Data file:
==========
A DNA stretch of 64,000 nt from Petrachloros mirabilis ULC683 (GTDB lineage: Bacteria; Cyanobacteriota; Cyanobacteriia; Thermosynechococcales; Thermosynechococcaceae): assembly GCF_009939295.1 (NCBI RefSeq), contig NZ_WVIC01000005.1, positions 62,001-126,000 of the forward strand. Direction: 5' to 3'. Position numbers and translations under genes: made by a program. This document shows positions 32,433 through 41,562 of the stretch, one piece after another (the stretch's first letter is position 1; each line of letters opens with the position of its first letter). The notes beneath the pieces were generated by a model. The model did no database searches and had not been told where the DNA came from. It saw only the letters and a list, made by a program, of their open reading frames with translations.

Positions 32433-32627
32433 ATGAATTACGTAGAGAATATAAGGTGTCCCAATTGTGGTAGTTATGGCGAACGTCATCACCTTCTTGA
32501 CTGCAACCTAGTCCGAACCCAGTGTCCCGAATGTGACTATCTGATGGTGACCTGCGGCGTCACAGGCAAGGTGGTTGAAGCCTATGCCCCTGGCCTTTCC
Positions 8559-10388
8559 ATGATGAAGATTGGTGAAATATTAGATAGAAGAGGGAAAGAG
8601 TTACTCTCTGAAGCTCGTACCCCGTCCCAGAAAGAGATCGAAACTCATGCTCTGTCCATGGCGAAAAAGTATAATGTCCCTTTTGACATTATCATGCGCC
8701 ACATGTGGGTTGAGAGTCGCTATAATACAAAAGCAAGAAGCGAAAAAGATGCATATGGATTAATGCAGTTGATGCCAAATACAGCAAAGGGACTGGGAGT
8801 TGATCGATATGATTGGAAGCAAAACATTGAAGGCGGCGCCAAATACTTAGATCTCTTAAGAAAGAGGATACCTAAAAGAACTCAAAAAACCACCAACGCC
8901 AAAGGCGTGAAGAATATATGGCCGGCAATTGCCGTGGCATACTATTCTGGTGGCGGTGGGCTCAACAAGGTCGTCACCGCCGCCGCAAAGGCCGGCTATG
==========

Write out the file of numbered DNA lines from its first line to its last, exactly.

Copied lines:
A DNA stretch of 64,000 nt from Petrachloros mirabilis ULC683 (GTDB lineage: Bacteria; Cyanobacteriota; Cyanobacteriia; Thermosynechococcales; Thermosynechococcaceae): assembly GCF_009939295.1 (NCBI RefSeq), contig NZ_WVIC01000005.1, positions 62,001-126,000 of the forward strand. Direction: 5' to 3'. Position numbers and translations under genes: made by a program. This document shows positions 32,433 through 41,562 of the stretch, one piece after another (the stretch's first letter is position 1; each line of letters opens with the position of its first letter). The notes beneath the pieces were generated by a model. The model did no database searches and had not been told where the DNA came from. It saw only the letters and a list, made by a program, of their open reading frames with translations.

Positions 32433-32627
32433 ATGAATTACGTAGAGAATATAAGGTGTCCCAATTGTGGTAGTTATGGCGAACGTCATCACCTTCTTGA
32501 CTGCAACCTAGTCCGAACCCAGTGTCCCGAATGTGACTATCTGATGGTGACCTGCGGCGTCACAGGCAAGGTGGTTGAAGCCTATGCCCCTGGCCTTTCC
Positions 8559-10388
8559 ATGATGAAGATTGGTGAAATATTAGATAGAAGAGGGAAAGAG
8601 TTACTCTCTGAAGCTCGTACCCCGTCCCAGAAAGAGATCGAAACTCATGCTCTGTCCATGGCGAAAAAGTATAATGTCCCTTTTGACATTATCATGCGCC
8701 ACATGTGGGTTGAGAGTCGCTATAATACAAAAGCAAGAAGCGAAAAAGATGCATATGGATTAATGCAGTTGATGCCAAATACAGCAAAGGGACTGGGAGT
8801 TGATCGATATGATTGGAAGCAAAACATTGAAGGCGGCGCCAAATACTTAGATCTCTTAAGAAAGAGGATACCTAAAAGAACTCAAAAAACCACCAACGCC
8901 AAAGGCGTGAAGAATATATGGCCGGCAATTGCCGTGGCATACTATTCTGGTGGCGGTGGGCTCAACAAGGTCGTCACCGCCGCCGCAAAGGCCGGCTATG